class derived2 : public base { /* ... */ };

void f(list<base*>& bl)
{
// This is OK. derived1 and derived2 both derive
// from base so both can be pointed to by a base*
bl.push_back(new derived1);
bl.push_back(new derived2);
}

Good! I've done that several times so as to keep an assortment of objects.
int main()
{
list<base*base_list;
f(base_list);
// base_list now contains two pointers. The first
// points to a derived1, the second points to a
// derived2.

// The first push_back is OK
// The second won't compile because d1_list
// is a list of derived1* not a list of derived2*
list<derived1*d1_list;
d1_list.push_back(new derived1);
d1_list.push_back(new derived2);

Yes.

list<derived1*another_d1_list;
// The OP wants to be able to do this somehow
f(another_d1_list);
// If the above were possible, what should happen
// when function f tries to put a derived2* in
// this list of derived1*? That would be
// equivalent to the statement above that quite
// sensibly does not compile.

Ok, the op wrote:
why cant a list<derived*be implicitly castable to list<base*>?
And I've reread the faq. Now I get it.

I would have never thought of doing it and misunderstood, I guess that's
a good thing. To be sure, he wants to treat the derived* like a base*,
not just grab the derived by the base.
Gavin Deane

Thanks, Dan.
Thanks EveryBody.

I do undrstand that we cannot do for the same reason which you guys
have mentioned.
but just wanted to know if you guys have encountered it in design.
Let's say an Entity A "has a relationship" with a group of Entity C.
Entity C "is a" Entity B.
Entity D requires to work on a group of constant Entity B(D does not
change group of Bs)
Now from "A" "D" can only get a group of C, but logically they could
have been treated as group of Bs. So I just wanted to know if there is
any better method rather than tweking A and making it hold a group of
Bs.

In C++ terms
class B
{};
class A
{
list<C*x;
};
class C: public B
{
};
class D
{
func(const list<B*>& a);
};

int main()
{
A p;
D k;
k.func(p.GetList());
}

To make it work change A to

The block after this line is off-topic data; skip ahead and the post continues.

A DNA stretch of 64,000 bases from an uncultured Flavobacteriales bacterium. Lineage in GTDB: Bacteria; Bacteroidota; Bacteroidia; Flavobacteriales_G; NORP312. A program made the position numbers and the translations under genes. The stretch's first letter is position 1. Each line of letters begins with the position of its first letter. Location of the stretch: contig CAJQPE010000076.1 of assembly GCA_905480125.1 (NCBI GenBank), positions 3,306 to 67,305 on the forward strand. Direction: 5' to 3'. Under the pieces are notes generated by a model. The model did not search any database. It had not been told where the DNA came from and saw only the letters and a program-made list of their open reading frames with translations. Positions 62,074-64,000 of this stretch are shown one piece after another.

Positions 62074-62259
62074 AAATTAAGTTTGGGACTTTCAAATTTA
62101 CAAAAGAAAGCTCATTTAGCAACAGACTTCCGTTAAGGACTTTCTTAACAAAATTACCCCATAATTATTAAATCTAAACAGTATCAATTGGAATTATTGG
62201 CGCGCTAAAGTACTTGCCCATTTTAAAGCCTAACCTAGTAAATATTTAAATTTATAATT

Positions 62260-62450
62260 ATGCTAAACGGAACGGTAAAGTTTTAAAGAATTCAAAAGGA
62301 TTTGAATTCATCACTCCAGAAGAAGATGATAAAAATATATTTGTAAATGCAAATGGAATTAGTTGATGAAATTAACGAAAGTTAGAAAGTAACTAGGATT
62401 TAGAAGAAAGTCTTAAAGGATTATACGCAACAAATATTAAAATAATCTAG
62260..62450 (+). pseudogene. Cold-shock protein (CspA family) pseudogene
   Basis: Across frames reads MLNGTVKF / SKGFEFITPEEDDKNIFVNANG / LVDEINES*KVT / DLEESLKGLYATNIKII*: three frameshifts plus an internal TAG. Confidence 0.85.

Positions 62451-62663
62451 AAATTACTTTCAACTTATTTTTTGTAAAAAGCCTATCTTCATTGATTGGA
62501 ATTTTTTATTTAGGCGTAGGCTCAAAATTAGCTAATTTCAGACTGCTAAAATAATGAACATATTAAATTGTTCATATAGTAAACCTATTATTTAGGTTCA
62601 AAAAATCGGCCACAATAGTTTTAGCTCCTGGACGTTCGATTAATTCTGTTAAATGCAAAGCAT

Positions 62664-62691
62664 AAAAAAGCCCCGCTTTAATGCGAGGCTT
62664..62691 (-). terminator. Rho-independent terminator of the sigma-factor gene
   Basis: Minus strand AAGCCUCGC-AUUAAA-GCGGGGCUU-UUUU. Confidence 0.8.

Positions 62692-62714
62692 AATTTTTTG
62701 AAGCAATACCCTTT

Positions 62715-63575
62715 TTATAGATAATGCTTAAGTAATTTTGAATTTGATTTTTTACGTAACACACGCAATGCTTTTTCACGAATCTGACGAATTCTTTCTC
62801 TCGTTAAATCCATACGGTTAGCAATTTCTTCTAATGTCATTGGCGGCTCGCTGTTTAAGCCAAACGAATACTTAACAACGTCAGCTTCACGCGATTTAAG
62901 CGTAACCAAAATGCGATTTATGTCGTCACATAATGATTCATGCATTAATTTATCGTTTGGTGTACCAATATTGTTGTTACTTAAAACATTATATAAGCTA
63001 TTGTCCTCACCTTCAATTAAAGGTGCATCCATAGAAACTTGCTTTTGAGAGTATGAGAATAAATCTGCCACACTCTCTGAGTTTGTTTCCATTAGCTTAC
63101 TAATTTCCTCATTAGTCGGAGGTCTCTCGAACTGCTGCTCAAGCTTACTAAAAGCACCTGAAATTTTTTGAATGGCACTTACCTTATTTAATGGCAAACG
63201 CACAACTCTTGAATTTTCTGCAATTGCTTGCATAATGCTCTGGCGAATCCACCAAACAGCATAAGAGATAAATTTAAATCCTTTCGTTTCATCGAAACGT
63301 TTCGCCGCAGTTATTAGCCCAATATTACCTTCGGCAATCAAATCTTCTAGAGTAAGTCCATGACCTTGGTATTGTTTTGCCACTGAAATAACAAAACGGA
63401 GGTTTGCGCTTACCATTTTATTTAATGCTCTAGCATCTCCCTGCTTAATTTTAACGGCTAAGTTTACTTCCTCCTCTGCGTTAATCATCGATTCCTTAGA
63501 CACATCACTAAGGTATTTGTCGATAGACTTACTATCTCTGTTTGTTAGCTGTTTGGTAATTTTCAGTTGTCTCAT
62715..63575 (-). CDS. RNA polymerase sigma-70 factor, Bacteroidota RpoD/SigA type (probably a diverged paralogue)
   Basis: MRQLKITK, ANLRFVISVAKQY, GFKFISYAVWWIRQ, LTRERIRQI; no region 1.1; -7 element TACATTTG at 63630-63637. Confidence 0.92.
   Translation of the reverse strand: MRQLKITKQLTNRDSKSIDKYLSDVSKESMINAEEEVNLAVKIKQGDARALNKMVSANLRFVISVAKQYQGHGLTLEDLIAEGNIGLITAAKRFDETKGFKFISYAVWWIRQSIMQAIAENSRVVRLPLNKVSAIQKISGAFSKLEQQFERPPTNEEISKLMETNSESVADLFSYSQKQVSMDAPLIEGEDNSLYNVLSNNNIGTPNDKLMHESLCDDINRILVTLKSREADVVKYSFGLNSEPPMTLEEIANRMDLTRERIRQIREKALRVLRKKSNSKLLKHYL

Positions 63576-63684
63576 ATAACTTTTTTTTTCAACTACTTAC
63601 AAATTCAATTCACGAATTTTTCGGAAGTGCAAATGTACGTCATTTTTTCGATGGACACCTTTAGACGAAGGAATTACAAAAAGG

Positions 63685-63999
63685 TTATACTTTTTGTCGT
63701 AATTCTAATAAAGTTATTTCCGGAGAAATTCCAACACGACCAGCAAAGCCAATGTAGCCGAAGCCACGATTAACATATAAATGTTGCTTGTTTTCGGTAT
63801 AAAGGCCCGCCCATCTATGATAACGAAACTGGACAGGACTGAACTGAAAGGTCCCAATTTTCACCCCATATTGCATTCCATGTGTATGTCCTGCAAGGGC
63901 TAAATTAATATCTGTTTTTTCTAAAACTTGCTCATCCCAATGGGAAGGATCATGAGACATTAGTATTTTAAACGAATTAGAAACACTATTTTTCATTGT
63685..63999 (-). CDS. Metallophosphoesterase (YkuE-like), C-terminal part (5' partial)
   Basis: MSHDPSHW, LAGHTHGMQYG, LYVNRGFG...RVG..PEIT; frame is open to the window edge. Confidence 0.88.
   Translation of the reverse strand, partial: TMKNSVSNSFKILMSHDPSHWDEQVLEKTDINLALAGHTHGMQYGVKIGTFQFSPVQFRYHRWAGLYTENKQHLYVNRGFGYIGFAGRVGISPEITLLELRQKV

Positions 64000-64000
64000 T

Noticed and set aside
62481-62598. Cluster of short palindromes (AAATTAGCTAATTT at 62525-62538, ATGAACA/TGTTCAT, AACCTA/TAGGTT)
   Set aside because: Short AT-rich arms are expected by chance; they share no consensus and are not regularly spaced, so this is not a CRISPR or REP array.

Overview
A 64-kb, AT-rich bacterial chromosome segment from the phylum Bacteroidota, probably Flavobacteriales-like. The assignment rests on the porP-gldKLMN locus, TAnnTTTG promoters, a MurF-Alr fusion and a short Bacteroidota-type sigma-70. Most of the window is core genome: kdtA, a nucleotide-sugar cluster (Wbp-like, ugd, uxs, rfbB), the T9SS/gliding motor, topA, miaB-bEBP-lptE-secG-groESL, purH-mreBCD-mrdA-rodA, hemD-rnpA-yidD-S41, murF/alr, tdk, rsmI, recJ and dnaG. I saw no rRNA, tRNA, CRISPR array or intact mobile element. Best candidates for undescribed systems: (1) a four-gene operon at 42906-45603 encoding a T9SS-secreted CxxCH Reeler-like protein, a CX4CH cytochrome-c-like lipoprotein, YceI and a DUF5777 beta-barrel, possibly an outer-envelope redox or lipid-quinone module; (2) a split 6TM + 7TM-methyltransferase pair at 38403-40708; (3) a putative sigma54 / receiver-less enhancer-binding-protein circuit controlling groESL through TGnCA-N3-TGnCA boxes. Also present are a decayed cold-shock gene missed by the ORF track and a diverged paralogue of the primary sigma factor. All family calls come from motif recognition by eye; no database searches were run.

class A
{
list<B*x;
};

Though logically A does not really hold items of type B and func does
not change the list.

Thanks in advance.

Rgds,
Naren.

Nov 13 '06 #8

P: n/a
Naren schreef:
Hi,

why cant a list<derived*be implicitly castable to list<base*>?
Because the first cannot contain AnotherDerived*, and the second can.

Now, consider this function:
void foo(list<base*>& BaseList) {
static AnotherDerived object;
BaseList.push_back(&object);
}

HTH,
Michiel Salters

Nov 13 '06 #9

P: n/a


Naren wrote:
>
In C++ terms
class B
{};
class A
{
list<C*x;
};
class C: public B
{
};
class D
{
func(const list<B*>& a);
};

int main()
{
A p;
D k;
k.func(p.GetList());
}

To make it work change A to
class A
{
list<B*x;
};

Though logically A does not really hold items of type B and func does
not change the list.
Here I would say, 'But it does'. And considering the design of a more
complete program, where would these 'C' objects have come from? Where
would they be fundamentally stored? Why did you derive 'C' from 'B'?

When it comes time to destroy these objects they should all be kept in
some general 'B' container or you could have an object management nightmare.

I don't see how in the real world it should not be necessary to keep a
container of 'C'. A container of 'B' that is known to be 'C' might make
more sense. How about:

struct A
{
virtual ~A( ) { }
};

struct B : A
{
};

struct VB : std::vector<A*>
{
B* operator [ ] ( int i )
{
assert( dynamic_cast<B*>( at( i ) ) );
return dynamic_cast<B*>( at( i ) );
//or return a null if not castable
}
};

and then you can:
VB vb;
B* b= vb[i];
or:
A* a= vb[i];

Best, Dan.

Nov 13 '06 #10